I’d never thought of my heroine as being like that. Appealing, yes (hopefully), but rough and dishonest, no. Well, maybe just a little. I Googled more and found examples such as Don Quixote and Huckleberry Finn described as picaresque. At least I was in good company.

As I looked into it further, I realised that a lot of chick-lit could actually be described as picaresque. Rather than following a traditional three act – beginning, middle and end structure, it relies on the charm of the    protagonist to carry the reader through their rough and tumble life. Bridget Jones’s Diary is a classic example.

It’s funny how once your mind is open to a word it starts appearing everywhere. Almost every novelist I read now seems to be described as picaresque.

Who have you heard described as picaresque lately?

 

If you would like to learn more about picaresque fiction (among other things) I am running a workshop called ‘Beyond Sex and Shopping: Writing fiction that sells’ this Saturday – the 17th of March in Byron Bay. Contact the Northern Rivers Writers Centre.

Book Review: ‘A Common Loss’ by Kirsten Tranter A Common Loss By: Kirsten Tranter

2 Mar

A Common Loss is Australian author, Kirsten Tranter’s second novel. Her first, The Legacy, was an assured, fresh retelling of Henry James’s Portrait of a Lady.

A Common Loss tells the story of five friends who meet at university and keep in touch over the next ten years. Following the death of one of their number, Dylan, the friends re-group for their annual visit to Las Vegas.

The story starts with the narrator, Elliot, remembering a car accident the five had together. The driver, Cameron, swerves to avoid a deer and they crash. Cameron has been drinking, so Dylan claims to be the driver. As the years go by, whenever Elliot remembers the crash, it is Dylan who he sees at the wheel. This trick of the memory becomes a motif for the story.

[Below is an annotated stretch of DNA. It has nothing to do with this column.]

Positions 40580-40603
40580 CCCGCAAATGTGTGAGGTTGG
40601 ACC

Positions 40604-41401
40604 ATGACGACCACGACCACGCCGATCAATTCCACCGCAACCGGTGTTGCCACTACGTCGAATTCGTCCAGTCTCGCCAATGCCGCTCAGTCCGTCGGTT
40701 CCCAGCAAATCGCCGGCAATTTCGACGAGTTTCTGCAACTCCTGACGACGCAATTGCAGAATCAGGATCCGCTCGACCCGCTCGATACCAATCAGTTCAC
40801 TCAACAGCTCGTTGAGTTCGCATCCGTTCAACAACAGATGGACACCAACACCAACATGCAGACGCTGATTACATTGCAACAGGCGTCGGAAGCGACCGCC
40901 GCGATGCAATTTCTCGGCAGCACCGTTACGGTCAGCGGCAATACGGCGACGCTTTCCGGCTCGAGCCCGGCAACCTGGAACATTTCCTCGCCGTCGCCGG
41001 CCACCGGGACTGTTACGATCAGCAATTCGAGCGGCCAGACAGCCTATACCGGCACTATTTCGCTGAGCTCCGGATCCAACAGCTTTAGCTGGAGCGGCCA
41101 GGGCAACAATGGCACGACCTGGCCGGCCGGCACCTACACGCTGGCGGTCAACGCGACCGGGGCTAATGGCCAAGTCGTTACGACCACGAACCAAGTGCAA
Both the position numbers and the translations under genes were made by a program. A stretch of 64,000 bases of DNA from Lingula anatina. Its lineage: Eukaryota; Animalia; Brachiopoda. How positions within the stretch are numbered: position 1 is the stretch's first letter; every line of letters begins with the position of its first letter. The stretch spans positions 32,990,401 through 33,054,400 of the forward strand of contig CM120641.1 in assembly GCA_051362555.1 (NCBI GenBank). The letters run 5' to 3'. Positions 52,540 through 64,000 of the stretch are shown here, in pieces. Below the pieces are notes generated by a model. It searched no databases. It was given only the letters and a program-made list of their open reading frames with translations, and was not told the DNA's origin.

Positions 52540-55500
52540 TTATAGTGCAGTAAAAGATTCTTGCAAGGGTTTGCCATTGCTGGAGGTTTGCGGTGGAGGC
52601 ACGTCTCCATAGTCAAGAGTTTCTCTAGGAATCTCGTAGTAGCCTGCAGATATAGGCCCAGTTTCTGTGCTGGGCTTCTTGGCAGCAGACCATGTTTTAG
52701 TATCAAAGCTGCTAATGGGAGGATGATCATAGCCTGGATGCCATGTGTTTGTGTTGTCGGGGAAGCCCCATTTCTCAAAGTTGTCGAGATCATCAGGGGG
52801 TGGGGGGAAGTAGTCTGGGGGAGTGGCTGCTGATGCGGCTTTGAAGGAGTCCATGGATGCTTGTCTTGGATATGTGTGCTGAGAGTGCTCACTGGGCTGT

Elliot, a professor of literature, sees himself as a bit of an outsider in the group. With Dylan, who Elliot idealised, removed, tensions rise and relationships buckle under strain. Elliot discovers that not all of his friends viewed Dylan the same way he did. Dylan’s death sets events in train where each friend is forced to reveal long-hidden secrets.

The first part of the book seems a little slow, as Elliott comes to terms with Dylan’s death. Passages of introspection set the scene; ‘I felt strangely paralysed in that way that you feel in dreams sometimes, wanting to move and yet unable to take a step. Was this another symptom of grief, I wondered, catalogued and tagged somewhere?’

However, once the friends gather in Vegas it gets on quite a roll.  I enjoyed the observations on Vegas – how it all seemed like a stage set, changing rapidly from glitter and glitz to ‘desperation and emptiness’. ‘Backstage should be hidden with a curtain or a door from the audience, surely; it shouldn’t be so – well, just so easy to see all the crap and falling-apart stuff out the back,’ Elliot observes.

Essentially a psychological suspense novel, the narrative drive comes from waiting to see how the friendships will react to pressure. Tranter’s writing is clever and insightful. She digs deep into the undercurrents of friendship, guilt and shame. An enjoyable and thought-provoking read.

This is my second review for the Australian Women Writers Challenge.